EXCLUSIVE, UPDATED with confirmation of Deadline scoop: The Motion Picture Academy has decided to reverse plans to award the four categories during commercial time — Cinematography, Editing, Make-Up and Hairstyling and Live Action Short — and the winners will be awarded during the live telecast. This become the latest in an Oscarcast that has been trying hard to bring the Academy Awards into the 21st century, but bucking up against an organization steeped in tradition.
“The Academy has heard the feedback from its membership regarding the Oscar presentation of four awards – Cinematography, Film Editing, Live Action Short, and Makeup and Hairstyling,” the
officers of the Academy’s board of governors said. “All Academy Awards will be presented without edits, in our traditional format. We look forward to Oscar Sunday, February 24.”
All of the branches had agreed to the rotating system that the Academy said it would institute, but when it came time to actually slight four important groups who have much to do with cinematic excellence, it became clear that the pushback and internal rancor wasn’t worth the prospect of cutting 45 minutes out of the Oscarcast and bringing it down to three hours.
There are still compromises that can be explored, even this late into the proceedings. Here is one, free of charge. I’ve heard that in past Oscarcasts, they recorded the amount of collective time that it took between a winner being announced, and that recipient or recipients collecting the obligatory hugs and kisses, and then weaving the way to the stage. Over the course of an entire show, 26 minutes were wasted, before a single word of an acceptance speech was made. Would it not be worth exploring putting all the nominees onstage, and then announcing the winner? It would provide a sharing moment of respect and even those who don’t win can congratulate the winner, who can give a quick speech and the whole lot whisked off stage as the Oscars heads into a commercial. That move need not be applied for the major acting categories and Best Director and Best Picture, but it would certainly shave time off the telecast.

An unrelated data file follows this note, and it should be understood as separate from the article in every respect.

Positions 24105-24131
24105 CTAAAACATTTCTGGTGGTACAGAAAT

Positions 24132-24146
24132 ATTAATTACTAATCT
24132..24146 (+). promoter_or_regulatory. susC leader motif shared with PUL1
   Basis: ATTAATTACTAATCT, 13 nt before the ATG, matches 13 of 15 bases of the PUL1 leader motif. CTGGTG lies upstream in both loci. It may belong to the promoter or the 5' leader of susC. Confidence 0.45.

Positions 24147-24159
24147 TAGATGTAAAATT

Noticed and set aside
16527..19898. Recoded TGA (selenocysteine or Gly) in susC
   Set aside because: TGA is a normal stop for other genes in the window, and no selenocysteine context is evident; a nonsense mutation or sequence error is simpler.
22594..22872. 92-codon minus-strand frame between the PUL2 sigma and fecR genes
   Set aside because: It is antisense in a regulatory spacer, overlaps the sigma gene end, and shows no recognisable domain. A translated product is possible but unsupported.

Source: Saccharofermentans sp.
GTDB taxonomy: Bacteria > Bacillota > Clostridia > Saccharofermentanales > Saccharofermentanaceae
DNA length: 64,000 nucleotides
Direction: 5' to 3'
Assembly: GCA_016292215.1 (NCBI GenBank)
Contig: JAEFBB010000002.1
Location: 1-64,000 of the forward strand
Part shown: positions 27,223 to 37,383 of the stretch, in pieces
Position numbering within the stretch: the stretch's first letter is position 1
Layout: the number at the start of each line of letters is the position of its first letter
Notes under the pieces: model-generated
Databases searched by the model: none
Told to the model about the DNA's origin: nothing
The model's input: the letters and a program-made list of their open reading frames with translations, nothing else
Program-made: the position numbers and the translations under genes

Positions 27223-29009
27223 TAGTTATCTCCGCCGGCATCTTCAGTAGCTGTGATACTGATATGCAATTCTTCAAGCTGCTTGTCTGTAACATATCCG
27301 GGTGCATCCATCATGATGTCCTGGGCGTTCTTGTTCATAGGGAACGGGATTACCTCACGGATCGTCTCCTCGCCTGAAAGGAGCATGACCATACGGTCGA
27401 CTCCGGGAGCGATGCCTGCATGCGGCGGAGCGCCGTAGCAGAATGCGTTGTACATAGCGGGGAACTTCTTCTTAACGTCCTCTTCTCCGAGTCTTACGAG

The Academy’s attempt to make the show quicken its pace is not misplaced, but it will require changeability to find the right formula. Slighting the four categories clearly wasn’t the right plan.
Since the core readers of Deadline are mostly part of the industry, how about some suggestions to help the producers as they find a handle on an Oscarcast that preserves the tradition and recognizes the hard work of top of the food chain artists in their respective fields, while keeping the telecast moving along and building suspense in what in the last moments is wide open in many categories including Best Picture, a category that includes several blockbusters that, if sold right, should bring a rooting interest in fan-pleasing mainstream films that hasn’t really been there in recent Oscarcasts?